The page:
I bet you came across this blog as you were scrolling LinkedIn, Facebook or Instagram. I am also assuming that I only have a tiny bit of your attention. You are probably also eating, listening to a meeting or podcast, and your kids or pets are also begging for your attention. Am I right?
We really want to be efficient multitaskers. We want to do it all and do it well. We truly believe that our colleagues, bosses, friends and spouses are doing a great job of handling multiple tasks at once. And, truth be told, they go to great lengths to make it appear that way. But, the truth is, our brains were not designed to multitask. You are working against mother nature when you attempt this and in reality, you will take longer to complete your tasks, they will contain more errors, you will retain less information about the tasks you performed and your stress levels will increase. So, really, what is the advantage?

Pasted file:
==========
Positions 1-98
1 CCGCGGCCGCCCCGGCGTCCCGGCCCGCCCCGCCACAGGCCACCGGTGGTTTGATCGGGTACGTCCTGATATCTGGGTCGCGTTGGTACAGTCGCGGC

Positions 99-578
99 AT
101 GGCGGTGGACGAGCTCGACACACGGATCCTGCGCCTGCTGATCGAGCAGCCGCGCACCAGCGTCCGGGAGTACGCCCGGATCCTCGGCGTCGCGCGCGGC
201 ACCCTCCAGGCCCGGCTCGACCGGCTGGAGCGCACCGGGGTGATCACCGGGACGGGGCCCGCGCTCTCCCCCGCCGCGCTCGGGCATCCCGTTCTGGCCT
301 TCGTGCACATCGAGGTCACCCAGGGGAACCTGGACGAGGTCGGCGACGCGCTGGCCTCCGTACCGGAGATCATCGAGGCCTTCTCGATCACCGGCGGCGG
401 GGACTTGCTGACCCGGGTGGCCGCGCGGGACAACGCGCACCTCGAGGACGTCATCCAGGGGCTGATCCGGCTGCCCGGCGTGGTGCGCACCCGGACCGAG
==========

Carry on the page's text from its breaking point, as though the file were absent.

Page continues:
There is no advantage to multitasking. That is clear from decades of research. One study showed that efficiency dropped as much as 40% when multitasking efforts were performed! Another study showed the prolonged multitasking actually lowered IQ of study participants to the level that researchers might have expected had they just smoked a joint. The same study also indicated that multitasking lowers EQ levels in the areas of social-awareness and self-awareness. Emotional intelligence is a predictor of workplace and leadership success. So, please, stop it if you want to get ahead!
The reason why so many of us attempt multiple (often contradictory) tasks at once is under the guise of speed and efficiency. Your thought process might go something like this, “If I can just type this email, while finishing this podcast and getting in my 50 squats at my standing desk, I have achieved three minor tasks at once and I will be ahead of the game before that 8am meeting.”